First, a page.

Barreling Syrah

Caucase Oak from a French cooperage house.
Caucase Oak from a French cooperage house.

The highlight of my day came about 3:30 PM; it was my pleasure to be told to put the pump together and move the Syrah from the poly tank into the puncheons!  I had finished painting the barrels with mildewcide this morning, so they were ready to go.  Pressing grapes for rose’ and corralling the inoculation process for the remaining red grapes processed yesterday didn’t deter Tim from encouraging me to do this by myself, which I take as a compliment.

Pump and hoses clamped together, cleaned and ready to rack wine.
Pump and hoses clamped together, cleaned and ready to rack wine.

I began by gathering the clamps to connect the hoses and stainless steel wands to the pump – only to come up short two one-inch clamps and gaskets.  After some pilfering from various tanks, I assembled and cleaned the whole machine.  It took two extra arms to help move the pump and all that hose to the poly tank.  The puncheons were moved into place and I was left to my own devises to move the wine.

The far puncheon is the Russian oak, the closer is the French oak.
The far puncheon is the Russian oak, the closer is the French oak.

The smell of the Russian oak was lovely before the wine, as the Syrah filled it the aromas were even more complex and heavenly.  I was joined by one of my Group 5 peers, Maria.  No flashlight to see where the liquid was inside and my first time filling an oak barrel, I was a little shy of full.  The second barrel is a neutral French oak which had Cabernet Sauvignon in it last and still carries the intense nose of this bold grape’s wine.  I had more confidence filling this barrel and turned the pump higher, pumping much faster than the first one – even filling it closer to the top of the barrel before stopping the pump.

It is important to hydrate your older barrels so they don't leak wine until the wood swells again.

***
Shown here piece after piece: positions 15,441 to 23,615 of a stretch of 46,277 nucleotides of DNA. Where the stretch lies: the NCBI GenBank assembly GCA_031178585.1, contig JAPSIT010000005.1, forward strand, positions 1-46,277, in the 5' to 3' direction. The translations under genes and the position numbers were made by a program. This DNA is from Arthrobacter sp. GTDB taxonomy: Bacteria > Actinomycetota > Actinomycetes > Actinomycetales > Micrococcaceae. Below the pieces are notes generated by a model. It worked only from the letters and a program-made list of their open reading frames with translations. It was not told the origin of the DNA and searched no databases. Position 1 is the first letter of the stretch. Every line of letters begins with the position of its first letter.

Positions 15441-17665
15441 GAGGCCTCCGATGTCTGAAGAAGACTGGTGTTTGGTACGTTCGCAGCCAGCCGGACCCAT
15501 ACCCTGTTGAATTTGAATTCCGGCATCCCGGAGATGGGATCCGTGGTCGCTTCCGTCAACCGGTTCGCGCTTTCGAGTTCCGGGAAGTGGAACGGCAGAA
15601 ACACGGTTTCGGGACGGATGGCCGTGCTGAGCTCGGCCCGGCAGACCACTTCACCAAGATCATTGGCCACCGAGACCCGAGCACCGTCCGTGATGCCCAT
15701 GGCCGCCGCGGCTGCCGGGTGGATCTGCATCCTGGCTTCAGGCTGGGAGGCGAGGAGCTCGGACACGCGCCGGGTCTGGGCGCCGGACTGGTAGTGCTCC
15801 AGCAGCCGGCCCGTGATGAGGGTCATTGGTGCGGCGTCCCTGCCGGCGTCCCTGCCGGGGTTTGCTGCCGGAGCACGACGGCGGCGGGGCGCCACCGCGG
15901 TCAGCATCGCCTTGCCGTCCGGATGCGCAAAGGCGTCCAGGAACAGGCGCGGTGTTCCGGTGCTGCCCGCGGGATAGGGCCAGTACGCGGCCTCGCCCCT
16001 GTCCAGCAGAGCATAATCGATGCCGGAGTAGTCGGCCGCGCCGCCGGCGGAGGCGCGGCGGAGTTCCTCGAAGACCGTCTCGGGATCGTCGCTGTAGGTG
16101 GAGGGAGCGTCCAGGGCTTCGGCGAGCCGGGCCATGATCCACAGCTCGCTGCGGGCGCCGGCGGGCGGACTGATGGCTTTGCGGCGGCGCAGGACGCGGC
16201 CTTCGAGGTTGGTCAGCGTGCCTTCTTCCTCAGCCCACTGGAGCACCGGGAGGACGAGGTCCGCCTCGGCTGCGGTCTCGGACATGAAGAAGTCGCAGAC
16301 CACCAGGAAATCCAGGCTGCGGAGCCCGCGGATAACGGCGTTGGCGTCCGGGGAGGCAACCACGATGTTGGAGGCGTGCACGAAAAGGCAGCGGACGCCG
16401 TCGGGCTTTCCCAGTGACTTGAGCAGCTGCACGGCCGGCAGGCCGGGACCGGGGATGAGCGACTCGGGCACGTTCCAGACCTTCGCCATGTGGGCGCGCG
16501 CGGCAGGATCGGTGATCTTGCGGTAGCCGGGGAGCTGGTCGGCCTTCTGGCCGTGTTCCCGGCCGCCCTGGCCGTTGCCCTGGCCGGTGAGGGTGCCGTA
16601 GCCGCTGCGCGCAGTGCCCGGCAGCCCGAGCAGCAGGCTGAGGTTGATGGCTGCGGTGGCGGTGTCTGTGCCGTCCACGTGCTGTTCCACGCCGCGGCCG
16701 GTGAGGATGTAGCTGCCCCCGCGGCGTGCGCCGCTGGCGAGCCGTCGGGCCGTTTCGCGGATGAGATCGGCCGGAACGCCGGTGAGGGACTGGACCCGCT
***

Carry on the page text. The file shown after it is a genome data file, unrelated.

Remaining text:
It is important to hydrate your older barrels so they don’t leak wine until the wood swells again.

Unprepared for the amount of wine left in the poly tank, Tim graciously left his press and found me a third, neutral French oak barrel (yup, a smaller one).  He stayed to help with that one since the poly tank had the lees at the bottom and he didn’t want to take all of them into the barrel.  Unprepared barrels tend to leak as the wood shrinks a bit – this one was no exception.  Had we time to hydrate the barrel, it would’ve been good.

High on the successful rack from poly tank to barrels, Maria and I moved the pump back inside to clean it all and put it away.  We were late for our Entwine volunteer meeting, but I was ready to clean the poly tank next.  When we went back outside it was pretty clear that the situation with the press wasn’t what it should have been and cleaning the poly tank would have to wait since moving the full barrels to get to the tank wasn’t happening right then.  It was getting late, Friday night, and very few students were around, but the grapes still needed to be pressed and the press cleaned.  Crush is unpredictable at best, but when something goes awry it is truly ‘crushing’.

Thank you Tim for giving me the opportunity and supporting my efforts through racking the Syrah, it is very much appreciated.

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